I have had it about 3 months now and nothing has gone wrong, I have a marker that allows me to stop fixing and just play the game. FUN.
Autococker? Bwahahaha, this marker owns them.
Buy it. If you are short on cash, buy the standard model and build it up with Palmer upgrades when you can. If you have the cash buy it with everything and have fun. This is a great marker.
10 out of 10
Last edited on Saturday, April 29th, 2006 at 8:03 pm PST
center feed, stab, single triger, delrin bolt, pump and semi
a pump kit makes it so you have a pump and a semi-auto in seconds you can change back and forth.
No ram 3 way or rods to bend. No back block slamming around deadly accurate
Weighs 2 pounds have to have Palmers turn the barrel to fit the blazer
this is by far the best marker i have own and i have gone through allot from spiders to cockers to nerve, impy, timmy, and proto matrix. now i have just a stock one and a e2 ebladed one. most impressive things is the total reliability of the blazer. never fails does well on air and CO2. never have to mess with the timing. you can call palmers pursuit shop and they can walk you through any problem. never had a problem in 3 years. you can have any barrel made into a blazer barrel fo $20 through palmers. there is no front block or 3-way rod or ram to bend. you can buy a pump kit and turn you semi-auto marker into a pump and back in less than a minute. the have stock class tube adaptors. most versatile marker it is like having a 2 in one.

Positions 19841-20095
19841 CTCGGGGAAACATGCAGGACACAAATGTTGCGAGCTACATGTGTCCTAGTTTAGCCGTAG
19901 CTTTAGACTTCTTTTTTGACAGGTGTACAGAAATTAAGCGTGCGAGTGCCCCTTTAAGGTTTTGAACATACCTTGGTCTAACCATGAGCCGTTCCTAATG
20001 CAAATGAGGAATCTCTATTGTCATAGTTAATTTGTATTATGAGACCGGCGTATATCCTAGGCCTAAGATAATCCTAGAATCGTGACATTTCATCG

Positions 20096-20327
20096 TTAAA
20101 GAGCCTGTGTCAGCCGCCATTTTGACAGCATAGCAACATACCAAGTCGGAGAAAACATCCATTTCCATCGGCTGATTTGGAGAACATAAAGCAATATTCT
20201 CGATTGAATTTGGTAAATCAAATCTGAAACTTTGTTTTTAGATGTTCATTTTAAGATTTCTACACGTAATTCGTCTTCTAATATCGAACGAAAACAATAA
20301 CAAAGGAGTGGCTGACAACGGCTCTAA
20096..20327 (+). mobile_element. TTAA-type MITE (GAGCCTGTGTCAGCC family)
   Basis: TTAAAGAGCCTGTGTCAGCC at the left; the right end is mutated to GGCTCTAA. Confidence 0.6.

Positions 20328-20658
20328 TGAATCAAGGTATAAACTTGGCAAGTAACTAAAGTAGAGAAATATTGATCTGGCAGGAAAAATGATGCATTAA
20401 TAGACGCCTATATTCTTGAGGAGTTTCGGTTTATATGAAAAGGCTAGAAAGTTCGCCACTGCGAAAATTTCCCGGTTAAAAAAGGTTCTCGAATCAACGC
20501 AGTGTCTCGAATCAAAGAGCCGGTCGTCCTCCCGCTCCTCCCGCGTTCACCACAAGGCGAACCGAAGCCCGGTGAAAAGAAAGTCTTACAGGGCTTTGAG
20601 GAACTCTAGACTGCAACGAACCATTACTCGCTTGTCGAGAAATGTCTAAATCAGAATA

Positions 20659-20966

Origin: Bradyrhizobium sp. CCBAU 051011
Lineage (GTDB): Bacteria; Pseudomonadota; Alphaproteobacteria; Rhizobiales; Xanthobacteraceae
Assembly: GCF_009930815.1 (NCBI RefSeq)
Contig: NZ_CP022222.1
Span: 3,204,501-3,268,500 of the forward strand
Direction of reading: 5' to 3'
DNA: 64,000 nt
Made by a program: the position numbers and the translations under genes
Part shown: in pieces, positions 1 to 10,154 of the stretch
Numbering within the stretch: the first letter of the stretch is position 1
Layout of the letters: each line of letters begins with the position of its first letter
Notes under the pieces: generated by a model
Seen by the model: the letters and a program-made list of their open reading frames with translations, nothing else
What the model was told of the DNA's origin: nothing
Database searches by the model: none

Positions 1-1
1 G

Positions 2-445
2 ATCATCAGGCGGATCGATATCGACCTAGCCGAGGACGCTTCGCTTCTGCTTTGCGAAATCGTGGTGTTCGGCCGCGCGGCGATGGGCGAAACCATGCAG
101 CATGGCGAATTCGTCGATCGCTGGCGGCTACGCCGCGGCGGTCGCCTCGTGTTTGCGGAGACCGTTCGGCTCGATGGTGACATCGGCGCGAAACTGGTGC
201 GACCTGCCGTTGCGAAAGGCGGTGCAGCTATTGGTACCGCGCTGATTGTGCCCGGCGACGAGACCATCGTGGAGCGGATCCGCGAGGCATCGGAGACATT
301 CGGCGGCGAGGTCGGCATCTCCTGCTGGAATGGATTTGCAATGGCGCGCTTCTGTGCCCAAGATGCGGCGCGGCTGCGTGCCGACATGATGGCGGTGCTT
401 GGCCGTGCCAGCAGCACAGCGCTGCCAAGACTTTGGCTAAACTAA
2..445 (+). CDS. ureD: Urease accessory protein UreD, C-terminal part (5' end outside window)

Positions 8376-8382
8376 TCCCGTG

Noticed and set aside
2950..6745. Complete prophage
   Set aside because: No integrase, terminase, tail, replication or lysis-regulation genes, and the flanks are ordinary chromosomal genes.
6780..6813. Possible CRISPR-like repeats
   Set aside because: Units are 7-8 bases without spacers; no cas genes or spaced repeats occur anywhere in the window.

if you want a marker that will last a life time and shoots lazers than the Blazer is for you.
12'' Black Ported Barrel With Sight Pin
Lapco Spoon Drop Foward
It depends on what you want. The marker is great stock.
ease of cleaning
Price, but you get what you pay for.
Before I purchased this gun I looked at everything. Cockers, angels, spyders, mags, tippys, ions, etc... . I realized that I didn't want to go the way of electronic guns. They just seem like there is too much reliance on something that can short out so easily. Then I decided that I wanted a closed bolt gun. I was considering an autococker for the longest time. But I soon realized that they were outdated and buggy. I wanted something reliable. Then I heard about PPS. The blazer was everything that I wanted all wrapped in a pretty aluminum and brass package.
I spent about a week deciding what I wanted to put on the gun. The major decision was whether or not to get the 45 frame. I decided against it and ordered it with the options listed above. The final price with shipping came to just around $700. The customer service is next to none. I called up and all of my questions were patiently answered. If you have ANY questions about their products call them!